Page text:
Wednesday, September 25, 2013

Penny Thoughts ‘13—Amour (2013) ****

PG-13, 127 min.
Director/Writer: Michael Haneke
Starring: Jean-Louis Trintignant, Emmanuelle Riva, Isabelle Huppert

Death is awful. That’s too kind. It fucking sucks. I apologize for my language. Anyone who reads this blog regularly knows I use foul language sparingly. For this subject it’s appropriate to capture my anger over this subject.

I lost my father to cancer two and a half years ago, and I’m still angry. I don’t express my anger over it much, but it’s there. There’s nothing nice about death. People say that it was good that someone might die this way or that way, but that’s just a coping mechanism. The reason we need those is because death is nearly as awful for the survivors as it is for the dead. In some ways it’s worse for the living because it goes on.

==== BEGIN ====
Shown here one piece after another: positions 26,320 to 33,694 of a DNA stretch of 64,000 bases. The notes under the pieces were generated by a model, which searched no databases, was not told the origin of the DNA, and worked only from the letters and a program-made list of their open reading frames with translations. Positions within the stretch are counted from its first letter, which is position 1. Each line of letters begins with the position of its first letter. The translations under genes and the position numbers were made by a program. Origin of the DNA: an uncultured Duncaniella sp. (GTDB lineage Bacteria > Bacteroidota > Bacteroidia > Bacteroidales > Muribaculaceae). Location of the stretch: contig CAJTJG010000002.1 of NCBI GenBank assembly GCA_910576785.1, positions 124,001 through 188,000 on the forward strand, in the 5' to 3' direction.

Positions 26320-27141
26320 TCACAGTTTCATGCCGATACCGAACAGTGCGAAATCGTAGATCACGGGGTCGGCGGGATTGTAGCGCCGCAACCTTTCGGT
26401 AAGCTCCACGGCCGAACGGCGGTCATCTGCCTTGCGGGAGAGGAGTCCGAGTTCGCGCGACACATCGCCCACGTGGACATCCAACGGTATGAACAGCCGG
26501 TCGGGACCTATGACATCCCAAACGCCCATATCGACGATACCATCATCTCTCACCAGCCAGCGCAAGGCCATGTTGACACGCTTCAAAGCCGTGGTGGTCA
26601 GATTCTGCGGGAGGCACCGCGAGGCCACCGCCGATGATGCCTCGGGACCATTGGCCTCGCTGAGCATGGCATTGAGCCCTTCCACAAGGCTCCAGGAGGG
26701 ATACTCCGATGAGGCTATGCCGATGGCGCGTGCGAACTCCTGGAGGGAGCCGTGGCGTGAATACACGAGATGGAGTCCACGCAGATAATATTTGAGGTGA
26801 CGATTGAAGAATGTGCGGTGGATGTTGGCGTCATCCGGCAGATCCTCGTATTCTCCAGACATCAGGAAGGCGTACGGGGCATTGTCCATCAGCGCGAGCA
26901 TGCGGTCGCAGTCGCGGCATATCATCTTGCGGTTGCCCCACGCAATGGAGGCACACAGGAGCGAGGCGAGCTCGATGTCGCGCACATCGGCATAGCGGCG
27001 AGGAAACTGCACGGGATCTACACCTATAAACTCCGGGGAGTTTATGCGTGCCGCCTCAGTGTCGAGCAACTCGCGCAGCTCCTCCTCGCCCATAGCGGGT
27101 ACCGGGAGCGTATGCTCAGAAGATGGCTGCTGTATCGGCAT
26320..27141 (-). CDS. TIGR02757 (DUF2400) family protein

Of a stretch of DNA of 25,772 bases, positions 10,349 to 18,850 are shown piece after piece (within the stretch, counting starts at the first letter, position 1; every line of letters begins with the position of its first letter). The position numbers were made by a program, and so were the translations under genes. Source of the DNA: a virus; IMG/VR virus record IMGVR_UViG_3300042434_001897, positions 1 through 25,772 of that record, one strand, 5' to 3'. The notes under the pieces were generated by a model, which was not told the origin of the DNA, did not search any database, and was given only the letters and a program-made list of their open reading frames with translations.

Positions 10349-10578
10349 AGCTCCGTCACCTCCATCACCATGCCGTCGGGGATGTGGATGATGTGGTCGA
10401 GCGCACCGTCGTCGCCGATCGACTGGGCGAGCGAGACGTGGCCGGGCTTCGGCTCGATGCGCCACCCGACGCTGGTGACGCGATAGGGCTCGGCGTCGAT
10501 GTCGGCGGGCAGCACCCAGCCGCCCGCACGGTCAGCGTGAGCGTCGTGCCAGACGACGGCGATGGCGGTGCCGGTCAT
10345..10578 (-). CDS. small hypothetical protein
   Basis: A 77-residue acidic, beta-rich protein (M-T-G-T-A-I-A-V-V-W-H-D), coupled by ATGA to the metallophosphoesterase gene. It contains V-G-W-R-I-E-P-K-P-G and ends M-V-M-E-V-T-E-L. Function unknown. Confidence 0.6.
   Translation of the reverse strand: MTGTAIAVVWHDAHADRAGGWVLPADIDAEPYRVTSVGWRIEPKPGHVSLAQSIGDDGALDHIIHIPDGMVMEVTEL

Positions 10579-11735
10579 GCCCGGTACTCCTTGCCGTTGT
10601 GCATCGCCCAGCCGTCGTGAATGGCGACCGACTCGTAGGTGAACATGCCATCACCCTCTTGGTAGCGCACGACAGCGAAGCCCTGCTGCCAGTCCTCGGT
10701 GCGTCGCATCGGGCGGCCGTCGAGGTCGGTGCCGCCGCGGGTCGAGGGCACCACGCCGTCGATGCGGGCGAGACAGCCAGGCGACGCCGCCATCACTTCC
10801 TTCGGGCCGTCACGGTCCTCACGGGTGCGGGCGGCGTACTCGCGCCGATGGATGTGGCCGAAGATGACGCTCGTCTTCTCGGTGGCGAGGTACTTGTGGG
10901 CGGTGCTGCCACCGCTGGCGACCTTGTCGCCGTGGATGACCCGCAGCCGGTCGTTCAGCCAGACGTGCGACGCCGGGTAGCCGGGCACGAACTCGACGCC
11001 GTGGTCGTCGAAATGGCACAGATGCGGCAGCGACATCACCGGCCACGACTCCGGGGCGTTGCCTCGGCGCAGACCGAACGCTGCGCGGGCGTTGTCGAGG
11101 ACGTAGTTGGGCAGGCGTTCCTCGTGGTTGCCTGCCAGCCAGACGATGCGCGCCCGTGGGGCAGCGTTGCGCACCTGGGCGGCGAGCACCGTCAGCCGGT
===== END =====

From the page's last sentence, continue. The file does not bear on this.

My father said that he was ready in the end, and I’m sure he was; but I’ve no doubt he must’ve gone through the anger at some point at least internally. The woman in this movie is quite angry about her condition. Death is a big “Fuck you!” to life, because there’s nothing you can do about it. That goes against everything life is about, and there isn’t anything or anyone to even be mad at. It’s a fact of life. Shit.


“Amour” begins with two break ins into the home of an elderly French couple. The first is the police breaking into the apartment to find the woman’s tenderly displayed corpse. Then the film flashes back to a night at the opera. When the couple returns home they find someone has broken the lock on their door. Death has broken into the home of their lives as the woman soon suffers a stroke. The film then takes us through the final stages of her life as her husband cares for her in their home. It’s awful.

I can only praise the film for how well it depicts this process that so many of us have to go through when a loved one comes to the end of their days. However, I can hardly recommend it. Death is a miserable experience, and this movie knows it. It so accurately recreates it that I felt like I’d gone through my father’s death again. I don’t know what else to say. It’s an amazing movie and an awful experience.

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